A person holds a 'Freedom Daniel Penny' sign outside the Manhattan Criminal Court on 12 May 2023

"I was terrified for myself, but I looked around and saw women and kids who were being threatened by the man who was shouting in their faces. I simply couldn't remain still," he admitted.

According to NBC News, he completed high school in 2016 and most recently resided in the Queens neighborhood of New York City.

After serving in the Marine Corps for four years, Mr. Penny advanced to the rank of sergeant and was honorably discharged in June 2021. His attorneys claim that he is an undergraduate architecture student.

He has declared himself innocent of the charges.

For Mr. Penny's legal defense, supporters have raised close to $3 million (£2 point 4 million).

According to the criminal code of New York, charges of second-degree manslaughter are brought when a person "recklessly causes the death of another person.".

In New York, the jury must determine that the defendant engaged in careless behavior that unjustifiably increased the risk of death before choosing to ignore that risk.

Additionally, the defendant's conduct must have been egregiously inconsistent with what a typical person would have done in the same circumstance.

When it is thought that a suspect failed to realize that taking a certain action would put them in grave danger, they may be charged with criminally negligent homicide.

The lowest level of felony charge in New York is a class E felony, which carries a maximum four-year prison sentence.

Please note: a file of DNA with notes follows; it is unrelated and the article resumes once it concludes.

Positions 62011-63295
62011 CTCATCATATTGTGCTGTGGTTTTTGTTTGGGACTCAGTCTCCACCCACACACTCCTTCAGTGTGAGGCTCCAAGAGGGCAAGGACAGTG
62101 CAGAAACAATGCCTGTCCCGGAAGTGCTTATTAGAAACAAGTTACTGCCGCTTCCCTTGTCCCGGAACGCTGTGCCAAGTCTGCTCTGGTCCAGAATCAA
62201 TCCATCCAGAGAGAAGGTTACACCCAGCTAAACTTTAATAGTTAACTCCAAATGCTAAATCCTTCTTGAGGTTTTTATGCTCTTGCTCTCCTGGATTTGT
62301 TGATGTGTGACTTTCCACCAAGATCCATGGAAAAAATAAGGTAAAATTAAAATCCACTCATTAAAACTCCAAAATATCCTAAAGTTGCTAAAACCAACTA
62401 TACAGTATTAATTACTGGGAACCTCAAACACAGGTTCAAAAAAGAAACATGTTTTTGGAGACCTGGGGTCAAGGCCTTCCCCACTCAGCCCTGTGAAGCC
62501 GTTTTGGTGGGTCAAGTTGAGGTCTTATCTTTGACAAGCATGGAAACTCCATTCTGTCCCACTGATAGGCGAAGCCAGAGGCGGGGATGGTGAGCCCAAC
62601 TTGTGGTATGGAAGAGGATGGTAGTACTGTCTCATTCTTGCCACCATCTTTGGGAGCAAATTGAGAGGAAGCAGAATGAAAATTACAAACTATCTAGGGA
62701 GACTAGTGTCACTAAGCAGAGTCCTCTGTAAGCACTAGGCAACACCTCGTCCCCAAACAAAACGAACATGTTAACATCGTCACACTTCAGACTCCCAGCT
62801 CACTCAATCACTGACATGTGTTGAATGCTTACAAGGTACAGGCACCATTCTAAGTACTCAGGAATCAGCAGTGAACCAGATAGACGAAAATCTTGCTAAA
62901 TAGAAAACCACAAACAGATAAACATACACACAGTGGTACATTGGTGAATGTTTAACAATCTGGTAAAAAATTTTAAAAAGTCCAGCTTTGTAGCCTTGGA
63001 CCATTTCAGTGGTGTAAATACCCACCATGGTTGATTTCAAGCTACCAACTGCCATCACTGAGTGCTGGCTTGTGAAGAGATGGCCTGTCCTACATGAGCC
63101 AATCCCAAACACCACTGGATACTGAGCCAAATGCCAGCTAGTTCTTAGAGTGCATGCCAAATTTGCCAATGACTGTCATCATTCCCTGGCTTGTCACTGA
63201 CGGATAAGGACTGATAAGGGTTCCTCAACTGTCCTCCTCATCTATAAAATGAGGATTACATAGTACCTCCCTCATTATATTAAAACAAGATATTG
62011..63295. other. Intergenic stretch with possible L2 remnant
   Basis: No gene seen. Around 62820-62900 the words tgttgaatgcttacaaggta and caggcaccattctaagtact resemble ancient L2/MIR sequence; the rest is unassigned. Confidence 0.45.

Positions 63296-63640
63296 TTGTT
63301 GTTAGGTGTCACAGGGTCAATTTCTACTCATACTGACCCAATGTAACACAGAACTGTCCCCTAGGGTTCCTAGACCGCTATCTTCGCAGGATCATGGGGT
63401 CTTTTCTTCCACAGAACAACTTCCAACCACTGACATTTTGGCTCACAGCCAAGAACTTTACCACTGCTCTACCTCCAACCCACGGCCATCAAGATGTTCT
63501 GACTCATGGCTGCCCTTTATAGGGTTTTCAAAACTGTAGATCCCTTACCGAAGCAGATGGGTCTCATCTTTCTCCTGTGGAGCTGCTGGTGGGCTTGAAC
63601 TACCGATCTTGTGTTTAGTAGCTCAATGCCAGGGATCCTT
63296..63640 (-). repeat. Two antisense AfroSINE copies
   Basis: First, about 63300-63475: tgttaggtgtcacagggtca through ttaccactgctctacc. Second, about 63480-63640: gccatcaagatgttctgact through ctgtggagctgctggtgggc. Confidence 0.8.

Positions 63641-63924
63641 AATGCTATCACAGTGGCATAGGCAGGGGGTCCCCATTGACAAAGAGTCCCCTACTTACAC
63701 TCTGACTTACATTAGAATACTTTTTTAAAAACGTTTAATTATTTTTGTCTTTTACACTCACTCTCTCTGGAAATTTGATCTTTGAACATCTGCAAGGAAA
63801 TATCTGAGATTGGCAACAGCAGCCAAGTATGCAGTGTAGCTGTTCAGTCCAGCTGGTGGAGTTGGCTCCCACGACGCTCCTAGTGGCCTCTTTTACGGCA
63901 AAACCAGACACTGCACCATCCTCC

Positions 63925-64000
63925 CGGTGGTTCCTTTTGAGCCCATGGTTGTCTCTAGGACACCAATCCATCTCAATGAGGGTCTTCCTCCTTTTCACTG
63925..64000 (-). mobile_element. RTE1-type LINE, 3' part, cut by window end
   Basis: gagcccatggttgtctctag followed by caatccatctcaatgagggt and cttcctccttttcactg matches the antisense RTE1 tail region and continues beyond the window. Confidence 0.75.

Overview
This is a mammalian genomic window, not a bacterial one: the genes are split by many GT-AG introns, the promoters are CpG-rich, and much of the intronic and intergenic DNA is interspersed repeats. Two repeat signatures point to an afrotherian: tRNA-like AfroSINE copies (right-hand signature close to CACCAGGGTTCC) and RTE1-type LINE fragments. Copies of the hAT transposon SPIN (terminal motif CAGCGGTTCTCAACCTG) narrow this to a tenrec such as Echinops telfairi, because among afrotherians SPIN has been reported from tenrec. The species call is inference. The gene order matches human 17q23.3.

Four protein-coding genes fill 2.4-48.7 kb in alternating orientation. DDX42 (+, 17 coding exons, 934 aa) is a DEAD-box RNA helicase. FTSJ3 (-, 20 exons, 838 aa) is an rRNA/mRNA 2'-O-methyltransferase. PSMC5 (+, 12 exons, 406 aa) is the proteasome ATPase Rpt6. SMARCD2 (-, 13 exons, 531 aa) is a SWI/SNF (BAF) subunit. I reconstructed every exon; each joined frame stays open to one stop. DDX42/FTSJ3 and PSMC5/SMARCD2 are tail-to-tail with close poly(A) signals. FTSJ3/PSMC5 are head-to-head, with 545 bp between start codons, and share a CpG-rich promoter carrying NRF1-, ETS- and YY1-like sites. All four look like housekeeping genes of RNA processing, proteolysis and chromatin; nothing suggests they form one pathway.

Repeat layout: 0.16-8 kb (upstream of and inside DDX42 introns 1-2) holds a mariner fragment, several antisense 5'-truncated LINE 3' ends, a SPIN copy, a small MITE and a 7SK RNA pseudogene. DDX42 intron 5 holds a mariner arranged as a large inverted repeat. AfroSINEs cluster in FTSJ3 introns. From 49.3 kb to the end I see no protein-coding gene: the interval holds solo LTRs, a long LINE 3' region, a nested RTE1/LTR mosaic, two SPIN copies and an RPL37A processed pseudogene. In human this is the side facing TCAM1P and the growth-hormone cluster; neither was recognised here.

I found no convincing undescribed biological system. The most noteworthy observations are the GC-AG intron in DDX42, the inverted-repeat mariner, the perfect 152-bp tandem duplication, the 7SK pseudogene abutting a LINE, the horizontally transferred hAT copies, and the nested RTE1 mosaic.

A protest to honour the life of Jordan Neely on 8 May 2023

Alvin Bragg, a Manhattan prosecutor, decided to bring charges instead of deferring the contentious choice to a grand jury, which can decide whether there is sufficient evidence to pursue a prosecution, because he is so confident that he can succeed in getting a conviction.

Since the death of Eric Garner in 2014, a New York City resident who was unarmed and a victim of a police chokehold, there has been a growing understanding of the risks associated with these restraints.

And following the passing of George Floyd in 2020, New York lawmakers toughened the punishments for officers who use chokeholds while making an arrest.

But according to Jeffrey Lichtman, a New York defense lawyer who has previously defended drug lord El Chapo and alleged mobster John Gotti Jr., the prosecution will lose its case against Daniel Penny because it will be difficult to show that the defendant was aware his actions could kill.

Witnesses have stated that they did not anticipate the altercation on the subway floor to result in death. Mr. Penny claims that he was selflessly risking his life to protect fellow passengers.

He claims that Mr. Neely could have given up at any time and put an end to the fight, saying "It's not like he snuck up behind him and hit him over the head with a brick or a bat.".

Every New Yorker, including the potential jury members, has encountered mental illness on the subway.

He asserts that the majority of jurors would prefer an ex-Marine like Mr. Penny intervene to stop someone from becoming violent on the subway.

He refers to Mr. Penny as a "sympathetic defendant" and says that if the case is litigated properly, an acquittal will be a foregone conclusion.